A roundup of news items related to climate change and other environmental issues in Florida:
Lake Okeechobee almost completely covered in algae, sparking summer concerns | WPTV
PORT MAYACA, Fla. — Buckle up: it could be a rough summer.
At least, that’s what Mark Perry, the executive director of the Florida Oceanographic Society is forecasting.
According to the latest report from South Florida Water Management, 85-90% of Lake Okeechobee is covered with blue-green algae blooms, with 13 of the 22 samples testing positive for microcystin toxins.
DeSantis axes $510 million from a record Florida budget, with agriculture taking a hit | News Service of Florida
Gov. Ron DeSantis trimmed $510.9 million from a record-high state spending plan signed Thursday, with nearly one-fifth of the cuts coming from a single program designed to keep swaths of rural property from commercial and residential development.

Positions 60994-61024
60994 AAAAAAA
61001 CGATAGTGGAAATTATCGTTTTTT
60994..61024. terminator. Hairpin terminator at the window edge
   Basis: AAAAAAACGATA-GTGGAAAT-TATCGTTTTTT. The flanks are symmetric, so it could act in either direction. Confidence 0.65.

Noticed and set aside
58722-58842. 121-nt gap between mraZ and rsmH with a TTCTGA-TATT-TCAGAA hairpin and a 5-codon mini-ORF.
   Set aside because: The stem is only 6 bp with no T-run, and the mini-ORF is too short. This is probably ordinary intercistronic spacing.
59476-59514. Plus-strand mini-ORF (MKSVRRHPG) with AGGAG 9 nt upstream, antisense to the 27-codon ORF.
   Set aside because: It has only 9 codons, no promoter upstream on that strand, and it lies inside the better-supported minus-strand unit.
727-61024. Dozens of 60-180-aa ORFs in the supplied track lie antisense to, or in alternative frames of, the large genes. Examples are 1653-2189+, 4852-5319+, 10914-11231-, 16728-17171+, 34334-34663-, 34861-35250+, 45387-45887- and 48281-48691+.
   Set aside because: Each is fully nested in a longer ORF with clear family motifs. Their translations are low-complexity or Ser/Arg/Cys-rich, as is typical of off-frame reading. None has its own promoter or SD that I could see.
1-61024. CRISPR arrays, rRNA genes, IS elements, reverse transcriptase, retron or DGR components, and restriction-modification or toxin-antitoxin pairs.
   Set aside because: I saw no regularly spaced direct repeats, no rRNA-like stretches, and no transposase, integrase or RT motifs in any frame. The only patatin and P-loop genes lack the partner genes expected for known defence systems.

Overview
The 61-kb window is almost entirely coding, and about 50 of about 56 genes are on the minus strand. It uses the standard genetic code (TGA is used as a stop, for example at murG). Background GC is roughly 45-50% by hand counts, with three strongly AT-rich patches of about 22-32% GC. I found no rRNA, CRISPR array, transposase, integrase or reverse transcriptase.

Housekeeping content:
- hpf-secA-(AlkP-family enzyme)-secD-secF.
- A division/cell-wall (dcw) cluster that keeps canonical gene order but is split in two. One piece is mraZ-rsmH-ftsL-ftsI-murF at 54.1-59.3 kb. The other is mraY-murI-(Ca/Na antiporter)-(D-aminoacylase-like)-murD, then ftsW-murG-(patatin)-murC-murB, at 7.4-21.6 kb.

While DeSantis didn’t give any explanation for projects he slashed for the fiscal year that begins July 1, the governor’s line-item vetoes put the state budget at roughly $116.5 billion, a 6% increase from the current year’s spending plan.
DeSantis, who is running for the Republican presidential nomination, used a budget signing event at the Pelican Yacht Club in Fort Pierce Thursday morning to contrast Florida’s fiscal approach to that of President Joe Biden and large states led by Democrats.
These plants store some of Florida’s most toxic waste. Can they hold up to storms? | Miami Herald
Walter Smith II was shocked to see water pooling past his ankles on a street in Progress Village where his father lived, so he took a picture.
Some five or six years ago, Smith was passing through the community in East Tampa during a routine, light rain. Infrastructure meant to divert stormwater hadn’t been upgraded since the town was created in 1960 as Tampa’s first low-income housing suburb, he said. And leaders are still waiting.
“I thought, ‘Oh my God,’” said Smith, a licensed environmental engineer. “That’s a lot of water.”
If you have any news items of note that you think we should include in our next roundup, please email The Invading Sea Editor Nathan Crabbe at email@example.com. Sign up for The Invading Sea newsletter by visiting here.